SEOUL, Nov. 5 (UPI) — Prominent Japanese writer Haruki Murakami said he will donate manuscripts of his books, letters, and a record collection to Waseda University, Japanese media reported.
Murakami held a press conference on Sunday in Tokyo to announce his plan to donate the manuscripts of his novels, translated works, letters he exchanged with other authors and vinyl records for an archive that will be established at the university. The 69-year-old author studied drama at Waseda University and graduated in 1975.
“After nearly 40 years of writing, there is hardly any space to put the documents such as manuscripts, related articles, whether at my home or at my office. I don’t have a child, so I was also worried that they may be scattered after my death,” Murakami was quoted as saying in a Kyodo News report.
Waseda University plans to set up a research center, tentatively named “Murakami Library,” home for the writer’s lifetime work and a base for his fans around the world, according to Waseda University President Kaoru Kamata, in the Kyodo News report.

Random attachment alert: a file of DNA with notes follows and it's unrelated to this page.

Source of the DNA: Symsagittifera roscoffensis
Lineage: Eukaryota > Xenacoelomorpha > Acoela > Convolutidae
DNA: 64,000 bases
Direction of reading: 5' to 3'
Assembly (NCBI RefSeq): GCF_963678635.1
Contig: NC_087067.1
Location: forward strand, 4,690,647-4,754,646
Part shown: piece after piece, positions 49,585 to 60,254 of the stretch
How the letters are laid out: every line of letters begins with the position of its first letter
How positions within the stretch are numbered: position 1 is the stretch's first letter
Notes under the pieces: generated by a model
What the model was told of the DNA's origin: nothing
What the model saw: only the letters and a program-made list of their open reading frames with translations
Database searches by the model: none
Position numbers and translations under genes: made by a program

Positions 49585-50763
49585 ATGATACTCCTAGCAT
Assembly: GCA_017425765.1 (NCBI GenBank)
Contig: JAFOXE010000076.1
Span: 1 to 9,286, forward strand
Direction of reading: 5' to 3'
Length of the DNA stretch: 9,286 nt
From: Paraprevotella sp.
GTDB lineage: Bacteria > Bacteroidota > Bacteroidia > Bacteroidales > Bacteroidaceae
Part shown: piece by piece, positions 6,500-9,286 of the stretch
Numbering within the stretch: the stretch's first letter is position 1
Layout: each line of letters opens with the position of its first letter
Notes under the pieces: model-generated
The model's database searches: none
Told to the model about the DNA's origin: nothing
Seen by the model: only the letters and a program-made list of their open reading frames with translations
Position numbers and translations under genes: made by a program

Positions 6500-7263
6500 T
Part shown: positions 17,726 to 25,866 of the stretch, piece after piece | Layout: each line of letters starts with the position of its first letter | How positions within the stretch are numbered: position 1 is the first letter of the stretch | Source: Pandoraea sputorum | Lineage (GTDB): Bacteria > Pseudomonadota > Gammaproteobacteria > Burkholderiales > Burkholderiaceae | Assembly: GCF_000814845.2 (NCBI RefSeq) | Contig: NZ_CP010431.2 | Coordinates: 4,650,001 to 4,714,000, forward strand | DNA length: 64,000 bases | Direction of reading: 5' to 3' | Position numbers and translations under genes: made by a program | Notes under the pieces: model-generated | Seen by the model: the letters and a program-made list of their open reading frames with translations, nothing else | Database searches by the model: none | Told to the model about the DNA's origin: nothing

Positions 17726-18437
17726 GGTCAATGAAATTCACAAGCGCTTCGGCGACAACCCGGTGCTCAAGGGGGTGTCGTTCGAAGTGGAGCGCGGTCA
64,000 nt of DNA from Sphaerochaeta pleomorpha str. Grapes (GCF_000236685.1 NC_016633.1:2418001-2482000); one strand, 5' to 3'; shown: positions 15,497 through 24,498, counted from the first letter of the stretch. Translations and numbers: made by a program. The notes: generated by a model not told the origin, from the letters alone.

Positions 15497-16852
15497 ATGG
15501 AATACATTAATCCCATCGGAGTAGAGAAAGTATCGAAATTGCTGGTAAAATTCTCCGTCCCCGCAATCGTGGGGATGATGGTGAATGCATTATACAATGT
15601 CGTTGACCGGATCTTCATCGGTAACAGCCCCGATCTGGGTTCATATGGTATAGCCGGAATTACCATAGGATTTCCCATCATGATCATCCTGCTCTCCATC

A prolific and respected novelist, Murakami debuted in 1979 with “Hear the Wind Sing” and rose to international fame with “Norwegian Wood” in 1987.
He has also translated major American literature, including “The Catcher in the Rye” by J.D. Salinger into Japanese. He is also known as a music aficionado and an avid record collector. He opened a jazz café with his wife in Tokyo in 1974, a year before he graduated.
The 69-year-old writer said he wants to organize a concert that will feature music from his collection of more than 20,000 vinyl records.
He has won numerous literary prizes, including the Franz Kafka Prize in 2006 and the Hans Christian Andersen Literature Award in 2016.